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Resilient modulus prediction using neural network algorithm

by Hanittinan, Wichai.

Abstract (Summary)
The resilient modulus (MR) of subgrade or unbound materials is a key parameter in current and proposed methods for predicting the structural response of pavements (the 2002 Mechanistic-Empirical Pavement Design Guide, M-E PDG). Backpropagation neural network algorithms were adopted to construct artificial neural networks (ANNs) that were then used to predict the resilient modulus of three Ohio cohesive soil types: A- 4, A-6, and A-7-6. The key input parameters for ANN analysis and simulations are percent of soil particles passing through a #200 sieve, plasticity index, liquid limit, unconfined compressive strength, percent of optimum moisture content, percent of moisture content, degree of saturation, confining stress, deviator stress, and MR. Once developed, the ANNs were embedded in a soil utility model. This soil utility model has several features to help users prepare the required input data for the MR prediction using the developed ANNs and analyze the outcome. These features included a discrepancy estimator, an optimum moisture content estimator using a one point proctor test, data inquiry for similarly matched soil data sets, a basic sensitivity analysis tool, a Histogram of each key required parameter, a summary report, unit conversions, the Ohio soil classification system, a California bearing ratio estimator, soil unconfined compressive strength (qu) estimator, and MR estimators using the developed ANNS, the algorithms defined by the M-E PDG, or the Ohio department transportation (ODOT). ii These ANN regression algorithms can be used as an advisory tool which predicts MR for the M-E PDG model. Some advantages of the ANN models as a regression analysis tool were that no pre-determined relationship is required. The ANN algorithms can learn from the data to handle non-linear problems. Disadvantages are that they provide no explanation on their outcomes. In addition, the results can be overfitted if ANNs are not trained properly. For future studies, statistical techniques, information theory, fuzzy theory, and decision tree and matrix analysis can be incorporated in the ANN algorithms. Additional soil data are also needed so that they can represent all available Ohio soils under saturated and optimum moisture conditions and that they also extend the coverage to possible minimum and maximum MR prediction. iii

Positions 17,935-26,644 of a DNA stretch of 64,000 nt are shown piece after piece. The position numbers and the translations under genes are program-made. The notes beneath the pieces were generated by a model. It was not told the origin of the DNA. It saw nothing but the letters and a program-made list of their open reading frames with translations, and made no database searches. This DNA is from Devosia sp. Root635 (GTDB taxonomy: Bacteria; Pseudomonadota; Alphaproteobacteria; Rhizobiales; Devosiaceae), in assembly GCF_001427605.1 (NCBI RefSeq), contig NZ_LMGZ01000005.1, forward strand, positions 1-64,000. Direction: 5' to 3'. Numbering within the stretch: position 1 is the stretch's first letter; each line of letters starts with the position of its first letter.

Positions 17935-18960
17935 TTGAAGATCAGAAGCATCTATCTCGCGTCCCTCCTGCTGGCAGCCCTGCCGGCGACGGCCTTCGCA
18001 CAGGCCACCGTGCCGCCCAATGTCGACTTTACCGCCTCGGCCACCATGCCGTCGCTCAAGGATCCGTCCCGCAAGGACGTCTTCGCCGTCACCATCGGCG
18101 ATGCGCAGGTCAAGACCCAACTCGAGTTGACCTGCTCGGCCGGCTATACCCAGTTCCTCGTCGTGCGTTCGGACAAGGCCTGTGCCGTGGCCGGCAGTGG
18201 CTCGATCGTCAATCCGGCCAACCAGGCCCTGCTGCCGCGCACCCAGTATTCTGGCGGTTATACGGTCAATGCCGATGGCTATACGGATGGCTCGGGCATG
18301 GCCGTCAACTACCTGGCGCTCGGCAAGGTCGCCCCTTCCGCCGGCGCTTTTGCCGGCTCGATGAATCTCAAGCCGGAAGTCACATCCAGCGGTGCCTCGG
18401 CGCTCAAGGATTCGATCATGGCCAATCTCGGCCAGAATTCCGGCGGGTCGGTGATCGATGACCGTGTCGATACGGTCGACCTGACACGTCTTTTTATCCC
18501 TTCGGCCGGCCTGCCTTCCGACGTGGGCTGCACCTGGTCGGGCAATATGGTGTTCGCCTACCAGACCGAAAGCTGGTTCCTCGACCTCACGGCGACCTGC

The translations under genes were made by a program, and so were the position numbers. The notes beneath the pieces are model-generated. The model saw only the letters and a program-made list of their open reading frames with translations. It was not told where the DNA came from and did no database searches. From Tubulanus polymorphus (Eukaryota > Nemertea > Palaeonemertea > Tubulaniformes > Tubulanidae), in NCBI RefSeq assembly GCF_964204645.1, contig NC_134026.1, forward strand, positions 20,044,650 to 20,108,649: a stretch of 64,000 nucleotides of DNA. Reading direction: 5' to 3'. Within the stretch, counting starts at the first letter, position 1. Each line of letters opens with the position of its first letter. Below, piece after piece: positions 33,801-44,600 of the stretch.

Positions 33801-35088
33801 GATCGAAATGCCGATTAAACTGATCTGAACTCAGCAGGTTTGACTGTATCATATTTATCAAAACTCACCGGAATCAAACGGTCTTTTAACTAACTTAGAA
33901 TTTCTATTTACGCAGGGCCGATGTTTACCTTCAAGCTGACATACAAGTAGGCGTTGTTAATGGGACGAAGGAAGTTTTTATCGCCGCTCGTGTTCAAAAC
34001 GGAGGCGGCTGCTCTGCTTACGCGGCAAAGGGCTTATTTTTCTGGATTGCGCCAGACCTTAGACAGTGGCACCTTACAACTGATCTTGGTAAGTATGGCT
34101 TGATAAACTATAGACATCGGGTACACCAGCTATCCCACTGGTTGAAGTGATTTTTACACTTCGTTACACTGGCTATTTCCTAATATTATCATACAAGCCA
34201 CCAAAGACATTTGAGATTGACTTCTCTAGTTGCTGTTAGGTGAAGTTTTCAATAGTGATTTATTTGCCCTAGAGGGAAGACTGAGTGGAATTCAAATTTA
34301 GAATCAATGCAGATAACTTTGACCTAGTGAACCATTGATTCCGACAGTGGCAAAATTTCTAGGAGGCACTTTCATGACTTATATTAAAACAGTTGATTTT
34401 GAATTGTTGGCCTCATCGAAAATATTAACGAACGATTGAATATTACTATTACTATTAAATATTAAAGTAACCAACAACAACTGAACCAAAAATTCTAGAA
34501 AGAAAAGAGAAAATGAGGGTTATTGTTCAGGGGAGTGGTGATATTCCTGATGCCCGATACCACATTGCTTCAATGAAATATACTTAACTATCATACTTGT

Bibliographical Information:

Advisor:

School:The Ohio State University

School Location:USA - Ohio

Source Type:Master's Thesis

Keywords:pavements soils neural networks computer science ohio

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